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NPD: Behind the Numbers, January 2009
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NPD: Behind the Numbers, January 2009


February 15, 2009 Article Start Previous Page 4 of 6 Next
 

Who Lost What?

The big question that remains: Whose revenue decreased? Sony or Microsoft or both?

We can determine a few items from the figures available to us. From a drop in hardware unit sales and a drop in the PlayStation 3 average retail price to $407 (according to NPD), Sony's monthly hardware revenue appears to have dropped almost $68 million from what it was in January 2008.

According to Michael Pachter, industry analyst for Wedbush Morgan Securities, January 2009 PlayStation 2 software sales were down 57% year-on-year, which would have further depressed revenues for Sony's platform.

Sales of PlayStation 3 software would have had to increase by 1.1 million units priced at $60 just to offset the lower hardware revenue.

As for Microsoft, we know that the combined revenue from its hardware and third-party software sales came to around $222 million. (According to NPD, the Xbox 360 now retails for $268 on average, down from a launch-to-date average of $376 prior to the system's price drop last year.)

Total first-party Xbox 360 software sales and Xbox 360 accessory sales would have to have reached $80 million in January 2009 for revenue on the platform to have remained constant year-on-year. While possible, such strong sales in those categories seem unlikely.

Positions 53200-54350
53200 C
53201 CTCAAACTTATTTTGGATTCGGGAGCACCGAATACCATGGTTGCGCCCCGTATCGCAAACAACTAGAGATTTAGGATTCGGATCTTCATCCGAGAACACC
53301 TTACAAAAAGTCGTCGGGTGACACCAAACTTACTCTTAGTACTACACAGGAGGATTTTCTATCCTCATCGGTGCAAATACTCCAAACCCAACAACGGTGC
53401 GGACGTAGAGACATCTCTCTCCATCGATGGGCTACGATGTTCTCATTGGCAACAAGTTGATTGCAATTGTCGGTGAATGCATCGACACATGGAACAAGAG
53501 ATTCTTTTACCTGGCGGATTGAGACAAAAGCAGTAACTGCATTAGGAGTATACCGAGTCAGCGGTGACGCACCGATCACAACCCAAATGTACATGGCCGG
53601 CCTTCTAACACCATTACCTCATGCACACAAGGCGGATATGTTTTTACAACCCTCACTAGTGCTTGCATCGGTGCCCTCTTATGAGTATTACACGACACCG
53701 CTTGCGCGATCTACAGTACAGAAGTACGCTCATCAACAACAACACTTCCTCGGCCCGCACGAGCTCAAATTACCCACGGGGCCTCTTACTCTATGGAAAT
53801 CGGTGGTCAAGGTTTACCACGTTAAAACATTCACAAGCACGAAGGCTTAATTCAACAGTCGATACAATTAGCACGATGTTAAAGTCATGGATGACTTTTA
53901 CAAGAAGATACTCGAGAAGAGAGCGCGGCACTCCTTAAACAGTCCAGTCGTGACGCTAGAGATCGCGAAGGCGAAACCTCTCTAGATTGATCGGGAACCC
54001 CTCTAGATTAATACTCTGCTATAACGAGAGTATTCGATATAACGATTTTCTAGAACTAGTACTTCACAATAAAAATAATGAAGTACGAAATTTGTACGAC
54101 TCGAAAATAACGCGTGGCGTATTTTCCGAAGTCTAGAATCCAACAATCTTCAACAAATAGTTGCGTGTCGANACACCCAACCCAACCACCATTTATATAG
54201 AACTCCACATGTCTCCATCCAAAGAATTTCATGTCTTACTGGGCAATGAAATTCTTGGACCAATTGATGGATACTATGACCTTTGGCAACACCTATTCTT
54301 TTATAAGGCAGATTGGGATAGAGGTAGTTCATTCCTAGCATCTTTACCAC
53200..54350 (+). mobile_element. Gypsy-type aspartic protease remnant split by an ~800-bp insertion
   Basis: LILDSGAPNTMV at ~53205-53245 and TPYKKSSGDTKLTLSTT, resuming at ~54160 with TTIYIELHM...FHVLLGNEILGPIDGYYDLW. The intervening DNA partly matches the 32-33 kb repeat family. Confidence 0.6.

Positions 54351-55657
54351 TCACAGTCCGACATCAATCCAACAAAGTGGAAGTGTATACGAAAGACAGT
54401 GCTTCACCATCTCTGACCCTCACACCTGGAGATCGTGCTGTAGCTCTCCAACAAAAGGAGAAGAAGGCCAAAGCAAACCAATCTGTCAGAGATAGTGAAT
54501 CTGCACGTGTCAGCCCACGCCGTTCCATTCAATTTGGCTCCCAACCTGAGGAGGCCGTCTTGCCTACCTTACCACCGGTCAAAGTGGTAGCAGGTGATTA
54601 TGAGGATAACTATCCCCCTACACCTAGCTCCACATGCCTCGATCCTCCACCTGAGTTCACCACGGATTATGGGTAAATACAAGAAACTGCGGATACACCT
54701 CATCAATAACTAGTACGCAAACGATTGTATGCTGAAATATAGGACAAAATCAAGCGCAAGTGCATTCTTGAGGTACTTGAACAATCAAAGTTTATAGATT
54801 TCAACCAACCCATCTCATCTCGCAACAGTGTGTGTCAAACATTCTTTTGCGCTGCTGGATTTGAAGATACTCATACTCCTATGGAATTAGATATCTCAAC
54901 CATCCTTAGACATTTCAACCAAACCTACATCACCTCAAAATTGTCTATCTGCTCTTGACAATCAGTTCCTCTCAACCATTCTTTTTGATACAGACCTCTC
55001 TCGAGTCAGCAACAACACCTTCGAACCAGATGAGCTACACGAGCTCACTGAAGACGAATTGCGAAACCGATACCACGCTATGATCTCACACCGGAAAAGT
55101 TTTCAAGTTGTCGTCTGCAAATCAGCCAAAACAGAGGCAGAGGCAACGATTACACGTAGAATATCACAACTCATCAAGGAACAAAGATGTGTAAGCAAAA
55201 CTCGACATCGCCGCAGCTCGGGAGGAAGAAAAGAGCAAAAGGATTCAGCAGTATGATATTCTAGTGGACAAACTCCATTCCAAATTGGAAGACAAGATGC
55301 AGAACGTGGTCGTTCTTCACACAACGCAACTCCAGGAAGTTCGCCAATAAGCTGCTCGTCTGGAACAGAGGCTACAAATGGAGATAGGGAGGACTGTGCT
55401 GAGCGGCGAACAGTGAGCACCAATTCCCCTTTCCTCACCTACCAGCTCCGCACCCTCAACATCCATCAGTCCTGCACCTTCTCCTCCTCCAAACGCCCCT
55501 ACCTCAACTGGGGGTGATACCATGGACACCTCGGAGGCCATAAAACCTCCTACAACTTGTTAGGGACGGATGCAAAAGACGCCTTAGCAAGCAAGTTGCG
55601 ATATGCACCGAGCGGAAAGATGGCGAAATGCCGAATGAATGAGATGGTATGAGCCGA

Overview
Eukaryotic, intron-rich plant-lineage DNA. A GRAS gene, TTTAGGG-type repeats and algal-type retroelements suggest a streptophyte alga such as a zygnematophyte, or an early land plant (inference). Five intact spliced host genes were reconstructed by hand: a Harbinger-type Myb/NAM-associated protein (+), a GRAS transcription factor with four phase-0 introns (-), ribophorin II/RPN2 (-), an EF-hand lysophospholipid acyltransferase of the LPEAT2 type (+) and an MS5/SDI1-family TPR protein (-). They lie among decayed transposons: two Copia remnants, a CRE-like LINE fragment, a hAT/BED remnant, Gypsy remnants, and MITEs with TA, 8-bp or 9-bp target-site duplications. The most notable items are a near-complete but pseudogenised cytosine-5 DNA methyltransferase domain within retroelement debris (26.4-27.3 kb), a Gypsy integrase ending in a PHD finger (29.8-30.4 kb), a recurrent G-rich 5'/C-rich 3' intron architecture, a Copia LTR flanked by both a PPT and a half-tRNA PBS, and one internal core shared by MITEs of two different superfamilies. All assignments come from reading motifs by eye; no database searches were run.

We lack enough data to make more precise statements, but it would appear that January platform revenues were down for both Sony and Microsoft, with the former taking rather a bigger hit than the latter.

Rise of the Consoles

While the rise of the Nintendo DS as a leading platform has been impressive, the real software money is being made on consoles. From 2006 through 2008, the mix of console and handheld software revenue in January has been indicative of the mix for the entire year.

For example, in January 2006, the software revenue was divided 73% to 27% between consoles and handhelds. For all of 2006, the market was essentially the same, divided 74% to 26%.

Growing Console-Handheld Divide

According to data from Cowen and Company, nearly 82% of the industry's software revenue was for consoles in January 2009. In fact, as the figure above shows, the proportion of software revenue coming from consoles has increased each year since 2006.

Two factors are probably driving this growing disparity: first, the increase in premium-priced console products such as Guitar Hero and Wii Fit; second, the explosion of value-priced software at $20 or less for the Nintendo DS.

These factors would suggest that the gap above has grown more pronounced while at the same time actual console and handheld unit sales may not have changed by nearly the same proportions.


Article Start Previous Page 4 of 6 Next

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